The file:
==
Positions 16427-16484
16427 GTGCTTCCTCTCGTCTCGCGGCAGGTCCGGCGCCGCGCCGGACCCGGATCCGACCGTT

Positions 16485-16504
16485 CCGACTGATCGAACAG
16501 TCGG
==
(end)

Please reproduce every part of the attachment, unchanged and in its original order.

Positions 16427-16484
16427 GTGCTTCCTCTCGTCTCGCGGCAGGTCCGGCGCCGCGCCGGACCCGGATCCGACCGTT

Positions 16485-16504
16485 CCGACTGATCGAACAG
16501 TCGG